So, I recently did the play, Treasure Island for Kids, and it was an absolute blast. However, when it came to costumes, those were relatively easy, until… Long John Silver. How do I show a wooden leg on a kid, on stage? I can’t have him hoping around the entire time, bound to cause tripping issues. I can’t tie up his leg behind him, … Continue reading →
Ok, I just got these REALLY cool Shakespeare tattoos, and the kids are LOVING them! Several people have asked where they can get some, so I’ve put them on my website for you to buy if you want for your kids! Enjoy! OR I’ll send them free with any books you purchase!!!
Ok, my version of Macbeth for Kids is funny, but if you have a spare 3 minutes, this is an absolutely funny and fantastic view of Macbeth and Macduff arguing over whether Macduff was actually “born” or not! Great stuff by Timothy McSweeney:
(Macbeth and Macduff are fencing in front of a castle.)
MACBETH: Macduff! Let fall thy blade on vulnerable crests. I bear a charmed life, which must not yield to one of woman born.
MACDUFF: Despair thy charm! Macduff was from his mother’s womb untimely ripped.
In order to celebrate the launch of my 13th book, Rudyard Kipling’s The Jungle Book for Kids, I put together a little “Did you know?” page. It’s different things we learned along the path of creating this melodramatic 15 minute play from the original works of Kipling’s The Jungle Book. Enjoy!
DID YOU KNOW? 1) Disney’s cartoon version of The Jungle Book didn’t follow Rudyard Kipling’s actual story, it was “inspired” more than “based” … Continue reading →
In my most recent direction of my Hamlet for Kids there came the moment when the young actor comes on stage and says the line, “Alas, poor Yorick! I knew him. When I was a kid, he was the jester, the funniest guy I knew.” And the play moves on… but, this one kid, as he was going through rehearsing in many different ways, stumbled on saying it as “Yo, Rick” and his first improv was around, “Who is this Rick guy?” But, he settled for going with the break dancer avenue, as he put it, “the best breakdancer I ever knew…” Well, see … Continue reading →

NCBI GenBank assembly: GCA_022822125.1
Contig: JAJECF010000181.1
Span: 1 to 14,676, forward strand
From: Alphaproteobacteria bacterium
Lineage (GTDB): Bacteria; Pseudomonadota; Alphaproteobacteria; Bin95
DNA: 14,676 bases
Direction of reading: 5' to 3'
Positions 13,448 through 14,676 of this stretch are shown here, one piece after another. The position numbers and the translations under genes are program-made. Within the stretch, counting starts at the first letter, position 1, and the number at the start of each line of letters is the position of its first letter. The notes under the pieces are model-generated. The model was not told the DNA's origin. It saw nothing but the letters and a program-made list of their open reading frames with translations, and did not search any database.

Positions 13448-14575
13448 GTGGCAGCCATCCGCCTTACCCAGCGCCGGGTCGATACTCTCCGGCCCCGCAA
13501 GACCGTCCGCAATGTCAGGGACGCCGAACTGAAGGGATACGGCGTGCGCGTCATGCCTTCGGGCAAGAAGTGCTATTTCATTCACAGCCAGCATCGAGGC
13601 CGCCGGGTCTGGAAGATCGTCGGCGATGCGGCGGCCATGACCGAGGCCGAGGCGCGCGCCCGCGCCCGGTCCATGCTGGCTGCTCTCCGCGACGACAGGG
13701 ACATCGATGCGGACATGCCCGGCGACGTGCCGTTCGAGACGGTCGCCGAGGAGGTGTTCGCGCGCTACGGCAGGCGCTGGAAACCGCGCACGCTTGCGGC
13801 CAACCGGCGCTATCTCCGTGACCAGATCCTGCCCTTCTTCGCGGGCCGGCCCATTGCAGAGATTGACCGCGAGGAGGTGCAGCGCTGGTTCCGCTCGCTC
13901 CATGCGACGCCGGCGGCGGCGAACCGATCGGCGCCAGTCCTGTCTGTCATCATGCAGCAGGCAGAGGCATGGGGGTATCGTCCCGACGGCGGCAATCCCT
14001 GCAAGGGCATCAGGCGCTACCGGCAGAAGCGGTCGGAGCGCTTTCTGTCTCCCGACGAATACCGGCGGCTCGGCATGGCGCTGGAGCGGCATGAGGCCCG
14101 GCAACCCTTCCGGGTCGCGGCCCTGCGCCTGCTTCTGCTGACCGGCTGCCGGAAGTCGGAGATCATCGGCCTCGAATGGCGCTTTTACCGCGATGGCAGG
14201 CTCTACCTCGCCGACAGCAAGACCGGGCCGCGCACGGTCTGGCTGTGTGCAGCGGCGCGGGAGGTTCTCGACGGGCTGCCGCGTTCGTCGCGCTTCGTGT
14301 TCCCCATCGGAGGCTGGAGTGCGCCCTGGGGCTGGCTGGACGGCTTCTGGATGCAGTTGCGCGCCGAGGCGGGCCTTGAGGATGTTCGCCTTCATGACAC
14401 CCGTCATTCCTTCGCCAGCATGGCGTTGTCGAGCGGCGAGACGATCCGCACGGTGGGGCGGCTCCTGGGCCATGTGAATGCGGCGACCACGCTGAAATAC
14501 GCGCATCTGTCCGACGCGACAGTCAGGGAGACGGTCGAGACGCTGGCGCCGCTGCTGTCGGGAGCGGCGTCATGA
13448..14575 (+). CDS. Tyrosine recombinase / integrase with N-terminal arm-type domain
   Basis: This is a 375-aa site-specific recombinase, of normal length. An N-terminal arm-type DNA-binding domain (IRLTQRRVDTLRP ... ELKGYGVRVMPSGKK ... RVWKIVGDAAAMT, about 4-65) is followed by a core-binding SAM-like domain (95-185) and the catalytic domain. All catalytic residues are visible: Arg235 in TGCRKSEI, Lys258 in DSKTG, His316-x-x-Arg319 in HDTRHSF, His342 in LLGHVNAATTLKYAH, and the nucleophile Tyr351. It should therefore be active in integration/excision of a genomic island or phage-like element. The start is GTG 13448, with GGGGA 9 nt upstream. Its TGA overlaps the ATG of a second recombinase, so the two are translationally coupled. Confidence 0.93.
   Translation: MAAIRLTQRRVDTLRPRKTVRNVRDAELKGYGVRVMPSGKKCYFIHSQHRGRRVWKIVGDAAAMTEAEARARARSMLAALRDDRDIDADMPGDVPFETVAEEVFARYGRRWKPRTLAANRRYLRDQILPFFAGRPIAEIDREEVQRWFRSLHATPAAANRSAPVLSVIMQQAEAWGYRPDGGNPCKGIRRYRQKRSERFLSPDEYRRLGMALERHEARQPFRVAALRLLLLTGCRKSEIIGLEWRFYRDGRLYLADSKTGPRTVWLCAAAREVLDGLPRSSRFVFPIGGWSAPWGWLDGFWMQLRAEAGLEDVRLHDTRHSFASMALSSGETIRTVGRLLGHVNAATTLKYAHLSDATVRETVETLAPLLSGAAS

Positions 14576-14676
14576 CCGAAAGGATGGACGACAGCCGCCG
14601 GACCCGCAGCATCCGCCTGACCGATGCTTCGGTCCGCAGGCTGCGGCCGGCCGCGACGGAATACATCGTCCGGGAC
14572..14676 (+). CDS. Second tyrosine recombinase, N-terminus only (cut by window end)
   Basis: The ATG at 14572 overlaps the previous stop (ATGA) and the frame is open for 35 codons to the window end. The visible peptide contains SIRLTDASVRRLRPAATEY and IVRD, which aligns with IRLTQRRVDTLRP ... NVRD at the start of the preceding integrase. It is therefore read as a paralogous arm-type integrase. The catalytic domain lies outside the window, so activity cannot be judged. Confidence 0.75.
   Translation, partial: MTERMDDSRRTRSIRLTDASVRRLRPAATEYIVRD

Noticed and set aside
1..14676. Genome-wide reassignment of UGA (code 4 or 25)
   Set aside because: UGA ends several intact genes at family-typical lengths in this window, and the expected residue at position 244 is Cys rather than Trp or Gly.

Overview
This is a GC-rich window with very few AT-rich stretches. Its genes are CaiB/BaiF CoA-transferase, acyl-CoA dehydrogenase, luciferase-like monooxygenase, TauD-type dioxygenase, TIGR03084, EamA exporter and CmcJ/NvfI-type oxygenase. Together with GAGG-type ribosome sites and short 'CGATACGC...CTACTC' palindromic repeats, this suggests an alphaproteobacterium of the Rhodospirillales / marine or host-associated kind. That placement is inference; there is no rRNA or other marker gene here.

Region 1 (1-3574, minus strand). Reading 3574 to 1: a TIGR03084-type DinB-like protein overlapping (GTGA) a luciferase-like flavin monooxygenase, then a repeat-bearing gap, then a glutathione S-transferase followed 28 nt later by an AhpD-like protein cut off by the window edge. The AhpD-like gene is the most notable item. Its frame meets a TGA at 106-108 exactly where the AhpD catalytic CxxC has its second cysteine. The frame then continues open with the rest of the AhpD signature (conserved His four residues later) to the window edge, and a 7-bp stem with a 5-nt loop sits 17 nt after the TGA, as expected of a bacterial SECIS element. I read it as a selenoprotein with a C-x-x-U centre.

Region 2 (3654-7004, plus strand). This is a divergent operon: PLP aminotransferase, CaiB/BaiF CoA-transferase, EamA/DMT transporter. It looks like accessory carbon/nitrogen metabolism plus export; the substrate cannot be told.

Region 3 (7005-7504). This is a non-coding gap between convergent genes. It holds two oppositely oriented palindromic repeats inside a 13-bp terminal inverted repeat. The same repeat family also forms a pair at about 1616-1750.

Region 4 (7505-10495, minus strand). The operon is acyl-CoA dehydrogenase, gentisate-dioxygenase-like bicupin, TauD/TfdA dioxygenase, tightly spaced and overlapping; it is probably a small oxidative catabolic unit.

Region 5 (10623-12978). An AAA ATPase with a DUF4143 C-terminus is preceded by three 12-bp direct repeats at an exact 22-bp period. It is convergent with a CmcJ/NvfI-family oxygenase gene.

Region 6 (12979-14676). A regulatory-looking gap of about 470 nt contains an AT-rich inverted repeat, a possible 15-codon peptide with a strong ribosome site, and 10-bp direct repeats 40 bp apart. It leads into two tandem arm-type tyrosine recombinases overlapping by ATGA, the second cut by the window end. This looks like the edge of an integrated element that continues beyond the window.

I recently coached a parent who was running an after-school program, and she asked me how I do the “death auditions” for my plays. It made me realize that I haven’t done a simple quick layout of my first day for a while, so, here it is:
1) I do a 5-8 minute, melodramatic solo performance of whatever play I’m doing. I typically pull a few kids out, and have them die during the … Continue reading →
So, I just performed Romeo and Juliet with a bunch of kids yesterday, and there were some fun anecdotal events that occurred that I just have to share! Maybe you can integrate these into your performance someday.
First of all, Star Wars is all the rage, so Tybalt decided to walk out on the stage with a light saber in hand ready to duel and Mercutio took one look at him … Continue reading →
So, I’ve done dozens of afterschool / homeschool Shakespeare for Kids programs. As well as I’ve seen my plays performed all around the world. And one thing is VERY clear – these kids are creative! I want to pass on one piece of information that’s critical to anyone directing one of my plays: Let the kids harness their creativity, it will AMAZE you! Earlier today, at a rehearsal, I had one of my kids playing Hamlet say his line a about Yorick as “Yo-rick, who was this guy, a rapper?” It was impromptu, but hilarious!
I just finished a five-week afterschool program doing Hamlet for Kids the melodramatic version. So, I thought I would list a few pointers to make this particular class more fun and melodramatic for you and your kids.
First of all, the funniest part of the entire play is the last scene, everybody dies onstage, every kid LOVES to die on stage melodramatically! Focus on having fun and getting this scene dialed in. It allows your … Continue reading →
Anyone who teaches young people can really use this book!
-R. Canfield – Teacher/Mom
I read “Julius Caesar” first with my 8 year-old son and he loved it. After all it had ghosts and sword swinging… so what’s not for a boy to love.
-Pam T – Mom
I recently received my copy of Brendan Kelso’s Shakespeare’s Macbeth for Kids, and I can’t wait to use it in my classroom (6th/7th language arts).
-Mary E. Moore – Teacher
These plays are hilarious and fun!
– M. N. Oliver – Mom
Even though Hamlet is a tragedy, for us it was more like a tragedy + comedy=tramedy!! Parents loved it. I will definitely do the play again with my new 3rd grade class next year.
-3rd grade Teacher
Students can perform the play in language familiar to them while incorporating Shakespeare’s most famous lines.
-dbklover – Homeschool Educator
The only difficulty I’m having with Brendan’s versions, is that the students can’t get enough and I am having difficulty getting them to do other things. It’s actually a problem that I wish upon all teachers.
-cnaken – Teacher
I highly recommend this book to anyone that is looking for a fun and interactive way of learning or teaching Shakespeare! Love, love, loved it!
-Cora – Teacher
Kelso’s ability to mix the modern language with some of the original lines helps to create a play that is engaging to watch.
-Amy – Teacher
I heard it around the school for several weeks afterwards!
-sscragg – Teacher